All lyricism is put aside with “The Lament Configuration”. The title referring to the puzzle box. A deep tolling bell and the sound of dangling chains dominate this track, alongside sound effects and dramatic orchestral clusters. “Reunion” is a sinister cue, whilst “A Quick Death” stands out for its forward motion. A string ostinato, dramatic chords and echoing effects make this feel like a ‘montage’ of death.

The aforementioned “Resurrection” waltz returns in “Seduction and Pursuit” but is performed as if it came from a demonic music box. In the film the music-box variation appears a number of times as it is all part of the puzzle box’s construction. It’s heard again, in fragments, in “The Cenobites” which accompanies the summoning of the demons. As with “The  Lament Configuration” this cue revolves around tolling bells, chains and evolving soundscapes.

“The Rat Slice Quartet” appears to be based on the “Resurrection” waltz, but it’s so altered it’s barely recognisable. It’s an incredible piece showcasing some wonderful harmonic writing for strings; and it actually vaguely reminds me of James Horner’s “Aliens” (you know, the bit where he echoes Katchaturian’s “Gayane Ballet”). “Re-Resurrection” features a toned-down, but no less wonderful version of the waltz for full orchestra. “Uncle Frank” and “Brought On By Night” are two eerie cues (of course) with a strong emphasis on high strings and violin; before “Another Puzzle” brings the score to a close with another lush performance of the main theme.

“Hellraiser II: Hellbound” (1988, Christopher Young) –

Cover_HellraiserIITraumatised by Uncle Frank, Julia and the Cenobites, Kirsty has been admitted to a psychiatric hospital under the care of Dr. Channard. He, however, has taken great interest in the puzzle box and has a rather sinister agenda. Meanwhile we learn that Pinhead once was Elliot Spencer, a British army captain from the 1920. Clive Barker himself provided the story (turned into a screenplay by Peter Arkins), whilst Tony Randel took on directing duties.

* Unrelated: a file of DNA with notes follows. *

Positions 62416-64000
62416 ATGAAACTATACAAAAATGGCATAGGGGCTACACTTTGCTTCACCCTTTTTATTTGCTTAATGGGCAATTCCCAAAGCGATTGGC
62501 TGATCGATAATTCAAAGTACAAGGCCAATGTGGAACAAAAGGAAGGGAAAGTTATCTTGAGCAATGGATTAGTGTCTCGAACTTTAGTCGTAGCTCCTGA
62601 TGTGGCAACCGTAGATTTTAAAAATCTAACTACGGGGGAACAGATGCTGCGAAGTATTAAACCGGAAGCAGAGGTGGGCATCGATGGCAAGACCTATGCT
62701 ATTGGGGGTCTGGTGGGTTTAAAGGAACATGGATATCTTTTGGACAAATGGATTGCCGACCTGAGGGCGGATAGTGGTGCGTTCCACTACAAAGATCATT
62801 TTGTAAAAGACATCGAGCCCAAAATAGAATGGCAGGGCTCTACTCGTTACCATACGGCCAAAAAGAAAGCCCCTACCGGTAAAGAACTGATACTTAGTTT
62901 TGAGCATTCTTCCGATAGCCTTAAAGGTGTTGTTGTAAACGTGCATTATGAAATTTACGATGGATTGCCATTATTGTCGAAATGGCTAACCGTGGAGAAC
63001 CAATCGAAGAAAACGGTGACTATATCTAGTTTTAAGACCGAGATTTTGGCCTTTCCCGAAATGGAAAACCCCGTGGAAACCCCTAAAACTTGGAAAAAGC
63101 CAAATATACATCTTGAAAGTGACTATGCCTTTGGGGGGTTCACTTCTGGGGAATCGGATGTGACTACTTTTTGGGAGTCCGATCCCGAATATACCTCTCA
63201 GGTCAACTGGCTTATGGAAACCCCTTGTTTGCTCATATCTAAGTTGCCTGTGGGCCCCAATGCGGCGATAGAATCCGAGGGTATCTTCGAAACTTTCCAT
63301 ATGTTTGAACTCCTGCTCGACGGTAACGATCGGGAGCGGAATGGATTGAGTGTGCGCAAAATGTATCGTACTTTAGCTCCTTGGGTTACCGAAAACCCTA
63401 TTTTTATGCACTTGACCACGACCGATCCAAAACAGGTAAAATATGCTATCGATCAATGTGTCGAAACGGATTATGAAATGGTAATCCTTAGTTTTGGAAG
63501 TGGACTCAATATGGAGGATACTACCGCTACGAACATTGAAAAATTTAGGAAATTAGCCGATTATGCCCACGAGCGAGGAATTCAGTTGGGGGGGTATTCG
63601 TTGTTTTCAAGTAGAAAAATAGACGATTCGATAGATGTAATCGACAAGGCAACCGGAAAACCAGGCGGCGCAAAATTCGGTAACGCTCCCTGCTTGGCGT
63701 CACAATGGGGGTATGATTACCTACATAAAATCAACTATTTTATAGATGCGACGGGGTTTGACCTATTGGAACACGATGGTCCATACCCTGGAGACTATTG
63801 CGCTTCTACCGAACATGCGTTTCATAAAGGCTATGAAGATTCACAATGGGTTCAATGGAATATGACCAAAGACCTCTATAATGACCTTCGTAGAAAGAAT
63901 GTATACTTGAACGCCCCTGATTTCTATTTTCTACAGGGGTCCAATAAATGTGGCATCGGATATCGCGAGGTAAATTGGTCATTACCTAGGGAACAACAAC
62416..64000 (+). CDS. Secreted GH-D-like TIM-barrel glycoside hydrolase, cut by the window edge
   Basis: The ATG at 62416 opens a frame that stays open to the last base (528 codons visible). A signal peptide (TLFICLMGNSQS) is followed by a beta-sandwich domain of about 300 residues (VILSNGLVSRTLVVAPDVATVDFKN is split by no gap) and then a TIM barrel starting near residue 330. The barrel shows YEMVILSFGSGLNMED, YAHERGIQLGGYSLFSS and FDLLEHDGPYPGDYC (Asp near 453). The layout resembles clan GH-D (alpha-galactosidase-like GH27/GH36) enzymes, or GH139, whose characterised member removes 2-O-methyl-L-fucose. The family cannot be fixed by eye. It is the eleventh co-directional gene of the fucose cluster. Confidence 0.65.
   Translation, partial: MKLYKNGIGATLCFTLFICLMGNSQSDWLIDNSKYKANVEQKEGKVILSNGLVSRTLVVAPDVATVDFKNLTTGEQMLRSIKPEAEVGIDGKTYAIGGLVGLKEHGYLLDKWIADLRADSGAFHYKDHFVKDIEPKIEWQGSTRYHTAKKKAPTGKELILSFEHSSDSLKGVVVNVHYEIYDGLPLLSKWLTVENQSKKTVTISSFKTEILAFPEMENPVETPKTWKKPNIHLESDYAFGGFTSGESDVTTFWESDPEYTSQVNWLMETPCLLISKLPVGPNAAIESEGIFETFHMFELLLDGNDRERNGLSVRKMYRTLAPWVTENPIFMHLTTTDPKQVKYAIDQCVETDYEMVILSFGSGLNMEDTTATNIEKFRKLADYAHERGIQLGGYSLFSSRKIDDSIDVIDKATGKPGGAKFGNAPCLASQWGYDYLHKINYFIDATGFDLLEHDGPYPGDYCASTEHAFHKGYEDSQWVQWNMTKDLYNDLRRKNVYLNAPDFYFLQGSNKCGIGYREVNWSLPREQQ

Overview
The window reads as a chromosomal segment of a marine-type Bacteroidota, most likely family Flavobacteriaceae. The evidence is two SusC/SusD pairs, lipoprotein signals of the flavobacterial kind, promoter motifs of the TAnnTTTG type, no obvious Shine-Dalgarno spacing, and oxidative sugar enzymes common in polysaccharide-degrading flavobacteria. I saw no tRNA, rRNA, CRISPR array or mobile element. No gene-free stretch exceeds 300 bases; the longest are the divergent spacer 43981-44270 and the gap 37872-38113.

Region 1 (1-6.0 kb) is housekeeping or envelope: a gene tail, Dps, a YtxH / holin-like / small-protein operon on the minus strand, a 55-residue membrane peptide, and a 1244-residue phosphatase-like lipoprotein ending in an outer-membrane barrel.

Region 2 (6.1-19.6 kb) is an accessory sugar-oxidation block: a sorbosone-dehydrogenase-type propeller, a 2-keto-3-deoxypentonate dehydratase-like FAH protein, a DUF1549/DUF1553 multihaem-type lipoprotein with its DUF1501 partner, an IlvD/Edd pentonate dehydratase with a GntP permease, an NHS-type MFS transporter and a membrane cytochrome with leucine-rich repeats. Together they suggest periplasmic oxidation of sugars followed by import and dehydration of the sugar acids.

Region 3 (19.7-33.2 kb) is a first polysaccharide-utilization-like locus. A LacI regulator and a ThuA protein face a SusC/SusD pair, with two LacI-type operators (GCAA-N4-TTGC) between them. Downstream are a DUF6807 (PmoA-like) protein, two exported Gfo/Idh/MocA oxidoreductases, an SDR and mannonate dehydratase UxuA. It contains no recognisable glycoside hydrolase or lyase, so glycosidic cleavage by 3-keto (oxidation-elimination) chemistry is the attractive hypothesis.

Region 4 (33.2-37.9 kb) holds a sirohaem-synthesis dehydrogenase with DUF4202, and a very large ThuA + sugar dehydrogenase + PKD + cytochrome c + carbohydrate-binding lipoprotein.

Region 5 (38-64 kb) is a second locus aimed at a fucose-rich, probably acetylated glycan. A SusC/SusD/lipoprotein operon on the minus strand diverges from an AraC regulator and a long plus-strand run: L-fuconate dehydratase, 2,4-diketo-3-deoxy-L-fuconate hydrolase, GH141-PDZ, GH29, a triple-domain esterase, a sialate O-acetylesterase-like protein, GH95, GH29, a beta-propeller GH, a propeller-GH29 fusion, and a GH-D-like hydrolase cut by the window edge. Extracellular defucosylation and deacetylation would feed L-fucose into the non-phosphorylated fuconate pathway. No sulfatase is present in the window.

Christopher Young returned for the sequel and it immediately becomes clear that he means business! “Hellbound” opens with a larger orchestra and with an added choir, making it even bigger, grander and bad-asser than the original. It reprises the original main theme, but it’s so big it’s bordering on being ridiculous (in a good and totally satisfying way). “Second Sight Seance” introduces a new theme, but it clearly belongs in this universe. I think it’s harmonically the same as (or very similar to) the original main theme and is orchestrated in a similar way. It could easily be a counterpoint to the main theme. It is dark, but it is beautiful and mesmerising. There is something reverential about it. It wouldn’t be amiss in one of the earlier “Star Trek” films; or equally it could be part of a pastoral symphony. The woodwind trills are a particularly nice touch. Oddly it reminds me of the crowing of a rooster, hence my ‘pastoral’ comment earlier, as it could signal a new dawn. The theme returns, equally beautiful, in “Something to Think About”. There’s a real sense of ‘longing’ about it. The string writing here approaches that of Young’s “Murder in the First”… yes, that is how gorgeous it gets!